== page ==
- I have offered students the opportunity to choose between deadline dates.
- I have reduced or scaled late penalties.
- I have given students a built-in grade period between deadlines and penalties.
- I have offered a “late token” for the semester.
- I have tried very hard to reduce the shame around late submissions.
Thus far, I have found that policies that are too strict over-emphasize the importance of hitting deadlines and cause undue stress.
Policies that are too flexible, on the other hand, tend to get ignored, which eventually leads to marking build up for me it also put students in a precarious submission when university-wide grade submission deadlines come into play.
Currently, I have landed on a system that combines several of these strategies. I offer a built-in grace period on all submissions. I also have a scaled penalty system wherein marks are deducted more significantly near the deadline but are reduced as time goes on.
I also have a generous accommodation policy that supports student and helps them distinguish between unforeseen, or reasonably challenging circumstances, and poor time management.
But, deadlines are still causing me problems.
In one of my project-based classes—where hitting deadlines is part of the learning objectives—students complete a writing assignment which is, then, edited by their peers.
Because of the state of deadlines more generally, I’m having a heck of a time communicating the difference between deadlines. Because, let’s be honest: in both the classroom and outside of it, some deadlines matter and other do not.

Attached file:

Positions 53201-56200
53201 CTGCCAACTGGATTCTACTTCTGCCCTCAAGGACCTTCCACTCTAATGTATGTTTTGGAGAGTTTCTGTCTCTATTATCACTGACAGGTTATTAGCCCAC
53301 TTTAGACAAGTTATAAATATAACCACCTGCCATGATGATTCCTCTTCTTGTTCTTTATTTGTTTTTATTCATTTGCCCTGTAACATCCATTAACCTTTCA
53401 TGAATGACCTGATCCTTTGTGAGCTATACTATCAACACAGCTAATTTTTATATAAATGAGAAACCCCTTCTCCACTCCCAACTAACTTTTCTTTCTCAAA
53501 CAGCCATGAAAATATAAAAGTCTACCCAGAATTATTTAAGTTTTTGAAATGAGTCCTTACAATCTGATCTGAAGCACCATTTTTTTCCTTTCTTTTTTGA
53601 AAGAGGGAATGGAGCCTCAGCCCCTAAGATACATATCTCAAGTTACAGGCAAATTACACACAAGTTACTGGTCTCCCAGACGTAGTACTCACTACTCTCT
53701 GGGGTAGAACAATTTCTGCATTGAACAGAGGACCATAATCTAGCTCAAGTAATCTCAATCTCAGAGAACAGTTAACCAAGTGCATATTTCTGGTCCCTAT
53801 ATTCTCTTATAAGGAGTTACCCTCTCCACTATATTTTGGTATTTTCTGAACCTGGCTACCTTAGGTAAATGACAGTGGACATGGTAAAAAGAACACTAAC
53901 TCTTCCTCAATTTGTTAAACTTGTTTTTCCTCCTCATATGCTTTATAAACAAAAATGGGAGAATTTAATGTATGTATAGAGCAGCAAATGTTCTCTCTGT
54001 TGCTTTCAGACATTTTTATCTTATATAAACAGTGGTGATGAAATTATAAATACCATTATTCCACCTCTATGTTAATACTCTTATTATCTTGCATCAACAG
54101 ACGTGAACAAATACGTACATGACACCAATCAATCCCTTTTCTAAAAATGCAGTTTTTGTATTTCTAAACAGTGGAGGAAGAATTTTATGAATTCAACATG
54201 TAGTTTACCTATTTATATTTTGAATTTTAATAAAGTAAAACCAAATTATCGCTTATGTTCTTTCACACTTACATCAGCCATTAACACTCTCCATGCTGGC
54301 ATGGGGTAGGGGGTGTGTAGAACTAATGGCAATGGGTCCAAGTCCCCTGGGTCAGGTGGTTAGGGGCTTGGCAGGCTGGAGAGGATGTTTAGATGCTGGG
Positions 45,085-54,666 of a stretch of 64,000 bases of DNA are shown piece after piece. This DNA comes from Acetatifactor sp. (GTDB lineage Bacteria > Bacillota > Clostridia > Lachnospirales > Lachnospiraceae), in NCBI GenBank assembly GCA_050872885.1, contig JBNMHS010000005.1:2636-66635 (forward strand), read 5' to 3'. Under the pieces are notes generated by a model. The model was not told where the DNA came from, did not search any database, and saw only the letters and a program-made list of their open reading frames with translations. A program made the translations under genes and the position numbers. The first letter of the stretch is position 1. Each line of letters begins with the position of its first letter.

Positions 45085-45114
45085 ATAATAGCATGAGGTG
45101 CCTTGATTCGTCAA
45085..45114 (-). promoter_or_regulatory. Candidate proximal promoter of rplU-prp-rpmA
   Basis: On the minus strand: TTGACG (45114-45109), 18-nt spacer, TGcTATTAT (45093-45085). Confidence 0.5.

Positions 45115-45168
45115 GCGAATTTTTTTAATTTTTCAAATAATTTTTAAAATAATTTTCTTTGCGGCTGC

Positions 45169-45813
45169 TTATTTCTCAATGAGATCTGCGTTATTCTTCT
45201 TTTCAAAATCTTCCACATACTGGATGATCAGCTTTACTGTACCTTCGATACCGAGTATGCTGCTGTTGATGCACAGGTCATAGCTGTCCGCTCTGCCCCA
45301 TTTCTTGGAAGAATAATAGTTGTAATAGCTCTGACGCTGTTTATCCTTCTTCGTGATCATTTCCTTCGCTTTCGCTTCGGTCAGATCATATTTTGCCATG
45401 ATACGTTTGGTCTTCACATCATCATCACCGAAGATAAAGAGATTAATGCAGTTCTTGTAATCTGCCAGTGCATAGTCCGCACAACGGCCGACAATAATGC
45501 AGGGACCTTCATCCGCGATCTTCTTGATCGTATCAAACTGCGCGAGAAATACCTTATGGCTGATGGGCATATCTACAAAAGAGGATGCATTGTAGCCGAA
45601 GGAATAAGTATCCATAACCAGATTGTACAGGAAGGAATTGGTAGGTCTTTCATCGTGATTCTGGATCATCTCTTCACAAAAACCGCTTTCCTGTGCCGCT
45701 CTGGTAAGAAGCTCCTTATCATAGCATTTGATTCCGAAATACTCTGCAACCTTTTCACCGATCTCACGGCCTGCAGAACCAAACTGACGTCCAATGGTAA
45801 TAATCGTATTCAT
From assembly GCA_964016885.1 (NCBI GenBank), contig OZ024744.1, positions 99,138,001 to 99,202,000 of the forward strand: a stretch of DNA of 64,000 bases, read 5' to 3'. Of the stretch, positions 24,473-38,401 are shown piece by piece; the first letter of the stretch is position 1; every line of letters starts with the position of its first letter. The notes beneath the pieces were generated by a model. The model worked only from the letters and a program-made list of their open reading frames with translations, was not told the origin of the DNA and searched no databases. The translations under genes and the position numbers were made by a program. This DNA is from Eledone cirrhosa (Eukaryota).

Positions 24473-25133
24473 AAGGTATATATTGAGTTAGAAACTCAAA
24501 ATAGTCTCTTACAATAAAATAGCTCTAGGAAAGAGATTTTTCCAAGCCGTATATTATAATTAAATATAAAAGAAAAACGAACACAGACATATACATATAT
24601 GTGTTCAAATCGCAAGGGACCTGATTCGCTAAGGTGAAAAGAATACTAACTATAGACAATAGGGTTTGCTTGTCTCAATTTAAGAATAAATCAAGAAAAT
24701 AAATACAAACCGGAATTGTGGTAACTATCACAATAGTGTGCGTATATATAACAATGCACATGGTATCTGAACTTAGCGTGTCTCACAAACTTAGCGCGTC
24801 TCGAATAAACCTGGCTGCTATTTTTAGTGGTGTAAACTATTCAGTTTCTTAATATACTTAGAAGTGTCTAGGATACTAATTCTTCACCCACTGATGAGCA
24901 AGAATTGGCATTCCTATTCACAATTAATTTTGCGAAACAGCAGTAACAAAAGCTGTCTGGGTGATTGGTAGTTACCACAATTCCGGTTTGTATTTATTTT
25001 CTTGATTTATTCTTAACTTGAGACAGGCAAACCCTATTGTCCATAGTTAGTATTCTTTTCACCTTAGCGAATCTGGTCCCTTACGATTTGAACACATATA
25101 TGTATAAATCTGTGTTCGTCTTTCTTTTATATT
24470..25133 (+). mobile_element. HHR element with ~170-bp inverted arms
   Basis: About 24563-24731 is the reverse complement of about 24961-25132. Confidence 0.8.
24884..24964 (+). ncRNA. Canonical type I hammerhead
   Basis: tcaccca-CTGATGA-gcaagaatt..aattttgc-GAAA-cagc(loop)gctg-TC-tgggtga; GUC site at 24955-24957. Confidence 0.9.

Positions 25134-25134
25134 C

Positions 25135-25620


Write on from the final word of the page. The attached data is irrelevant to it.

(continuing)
At university, most work will receive a grade … eventually. This is the same in the professional world, where many missed deadlines don’t have real world effects, beyond annoying someone. (Consider, for example, how infrequently academics hit writing and editing deadlines!)
That is not the case in this class. Editors need work to complete projects, and the class moves quickly because there is lots to do.
“These deadlines,” I say, motioning at the syllabus exaggeratedly. “Do matter. Because they impact someone that isn’t the teacher.”
The students nod seriously. And then several students submit their work late. Which: sighs.
The missed deadlines are throwing some roadblocks in the class, which is making extra work for me.
At the same time, as semester rolls onward, there does seem to be progress.
On this last round of assignments, I had more than one student commit to submitting work to their peers but ask me for an extension in terms of my evaluation of that work. This suggests that they are beginning to be able to differentiate between different types of deadlines.
So, even though its rockier than I’d like, perhaps allowing students to experience practical—rather than evaluative—effects of missing due dates is contributing to their learning.
And it leaves me wondering if building in practical dimensions to work submission might better support students writing processes more generally.
As per usual, any thoughts on how you handle deadlines are most welcome!